Amtrak Cancels Bulk Mail on Passenger Train

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Amtrak confirmed yesterday that it will stop carrying bulk mail Oct. 1, choosing instead to focus on its core business of transporting passengers.

"Amtrak's management decision to transport mail in box cars and passenger trains has been disruptive to passenger train operations," said Amtrak spokesman Cliff Black, adding that the "marginal profits produced by carrying [bulk] mail [were] small enough that it made sense to ... do a better job of carrying passengers."

Amtrak informed the USPS of its decision last week. It has carried bulk mail on its passenger trains since it began service on May 1, 1971.

Black said Amtrak is ending its transportation of all bulk mail shipments, including shipments from the USPS as well as from less-than-truckload carriers. Most of the bulk mail carried by Amtrak is from the USPS. This year, the USPS' contract with Amtrak was worth $60 million, though it changes on a yearly basis.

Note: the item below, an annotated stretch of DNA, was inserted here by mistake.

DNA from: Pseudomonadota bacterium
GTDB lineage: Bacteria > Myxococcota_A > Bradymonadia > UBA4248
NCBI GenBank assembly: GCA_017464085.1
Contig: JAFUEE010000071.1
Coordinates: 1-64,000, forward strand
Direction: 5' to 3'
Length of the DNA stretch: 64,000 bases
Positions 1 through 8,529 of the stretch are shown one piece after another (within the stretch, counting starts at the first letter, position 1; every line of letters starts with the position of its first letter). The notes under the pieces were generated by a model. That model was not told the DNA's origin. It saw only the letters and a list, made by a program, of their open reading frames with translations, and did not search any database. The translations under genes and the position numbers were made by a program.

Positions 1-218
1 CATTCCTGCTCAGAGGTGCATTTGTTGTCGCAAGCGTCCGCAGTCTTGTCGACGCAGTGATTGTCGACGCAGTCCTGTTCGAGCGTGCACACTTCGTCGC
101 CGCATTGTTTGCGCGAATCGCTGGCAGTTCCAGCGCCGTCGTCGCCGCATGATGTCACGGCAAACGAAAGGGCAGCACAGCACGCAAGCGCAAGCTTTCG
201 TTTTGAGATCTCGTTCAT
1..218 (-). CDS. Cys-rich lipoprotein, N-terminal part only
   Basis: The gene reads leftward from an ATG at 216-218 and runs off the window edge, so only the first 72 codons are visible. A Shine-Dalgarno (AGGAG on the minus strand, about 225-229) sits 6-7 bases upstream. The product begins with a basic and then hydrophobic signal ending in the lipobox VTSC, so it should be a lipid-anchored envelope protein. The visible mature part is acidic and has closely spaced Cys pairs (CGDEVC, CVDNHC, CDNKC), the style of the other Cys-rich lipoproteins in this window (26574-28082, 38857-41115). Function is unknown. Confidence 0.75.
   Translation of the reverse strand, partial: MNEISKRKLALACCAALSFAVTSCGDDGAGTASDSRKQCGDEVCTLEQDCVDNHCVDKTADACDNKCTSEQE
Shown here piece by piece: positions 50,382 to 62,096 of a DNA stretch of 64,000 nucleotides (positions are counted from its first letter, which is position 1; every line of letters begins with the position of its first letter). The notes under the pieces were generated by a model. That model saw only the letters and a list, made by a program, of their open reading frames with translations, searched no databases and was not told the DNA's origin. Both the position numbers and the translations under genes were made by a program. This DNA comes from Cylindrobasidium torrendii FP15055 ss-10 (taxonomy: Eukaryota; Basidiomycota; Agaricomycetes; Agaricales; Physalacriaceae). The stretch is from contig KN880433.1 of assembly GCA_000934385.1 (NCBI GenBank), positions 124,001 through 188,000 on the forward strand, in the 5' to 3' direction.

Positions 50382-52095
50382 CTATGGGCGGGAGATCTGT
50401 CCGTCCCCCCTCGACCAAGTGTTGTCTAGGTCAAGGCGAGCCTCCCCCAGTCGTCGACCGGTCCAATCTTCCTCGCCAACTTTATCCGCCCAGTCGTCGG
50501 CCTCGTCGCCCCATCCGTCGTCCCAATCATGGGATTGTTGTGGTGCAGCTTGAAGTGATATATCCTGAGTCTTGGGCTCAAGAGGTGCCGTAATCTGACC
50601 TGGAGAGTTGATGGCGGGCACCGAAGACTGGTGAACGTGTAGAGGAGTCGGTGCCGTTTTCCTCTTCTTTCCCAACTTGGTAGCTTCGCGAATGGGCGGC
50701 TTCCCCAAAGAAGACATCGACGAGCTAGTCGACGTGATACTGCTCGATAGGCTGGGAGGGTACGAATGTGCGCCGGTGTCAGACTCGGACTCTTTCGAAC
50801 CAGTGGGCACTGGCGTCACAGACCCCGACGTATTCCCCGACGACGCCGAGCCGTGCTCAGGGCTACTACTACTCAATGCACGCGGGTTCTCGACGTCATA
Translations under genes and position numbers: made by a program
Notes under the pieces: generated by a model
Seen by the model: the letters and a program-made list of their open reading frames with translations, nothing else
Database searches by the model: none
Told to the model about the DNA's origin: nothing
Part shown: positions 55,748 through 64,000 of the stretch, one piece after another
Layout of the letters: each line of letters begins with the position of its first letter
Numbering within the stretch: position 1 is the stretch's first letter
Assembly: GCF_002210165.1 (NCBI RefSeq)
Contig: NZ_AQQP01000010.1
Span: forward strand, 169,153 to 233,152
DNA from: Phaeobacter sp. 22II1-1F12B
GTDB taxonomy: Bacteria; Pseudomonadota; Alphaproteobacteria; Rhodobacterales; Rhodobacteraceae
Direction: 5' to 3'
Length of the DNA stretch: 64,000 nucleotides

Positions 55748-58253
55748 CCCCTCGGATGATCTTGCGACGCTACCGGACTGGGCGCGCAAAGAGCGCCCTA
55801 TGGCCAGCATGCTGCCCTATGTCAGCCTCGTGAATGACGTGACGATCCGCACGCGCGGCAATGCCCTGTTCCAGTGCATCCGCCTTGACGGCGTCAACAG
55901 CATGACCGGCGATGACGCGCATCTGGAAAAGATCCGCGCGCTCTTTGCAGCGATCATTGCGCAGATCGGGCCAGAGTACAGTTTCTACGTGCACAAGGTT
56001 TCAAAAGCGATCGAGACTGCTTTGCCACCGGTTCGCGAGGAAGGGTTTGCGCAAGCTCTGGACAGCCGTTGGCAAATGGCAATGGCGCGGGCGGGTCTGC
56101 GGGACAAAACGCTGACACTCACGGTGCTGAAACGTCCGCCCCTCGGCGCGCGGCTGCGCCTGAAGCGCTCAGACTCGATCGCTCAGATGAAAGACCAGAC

Amtrak primarily carries First-Class mail on short-distance routes and Periodical mail on long-distance routes.

Amtrak is under pressure from the Bush administration to operate more efficiently. The administration proposed giving Amtrak a $900 million annual subsidy when the new fiscal year begins Oct. 1. However, Black said the $900 million figure is about half the amount needed and could force the railroad to shut down before next summer.

Ending mail service on Amtrak is likely to shift more bulk mail to freight railroads, long-haul trucks and airline service, according to the USPS.

Mailers are concerned that the stoppage could delay shipments.

"I am big-time concerned about how the USPS plans to move this mail, which currently gets to the West Coast in four days," said Glenn Sollenberger, director of postal affairs/distribution at Fry Communications Inc., Mechanicsburg, PA.

Fry is a printer/mailer of weekly publications, including DM News. It ships its weekly bulk mail on Amtrak via the USPS.

"My guess it that it will add at least two days to the delivery of these weekly publications," Sollenberger said.

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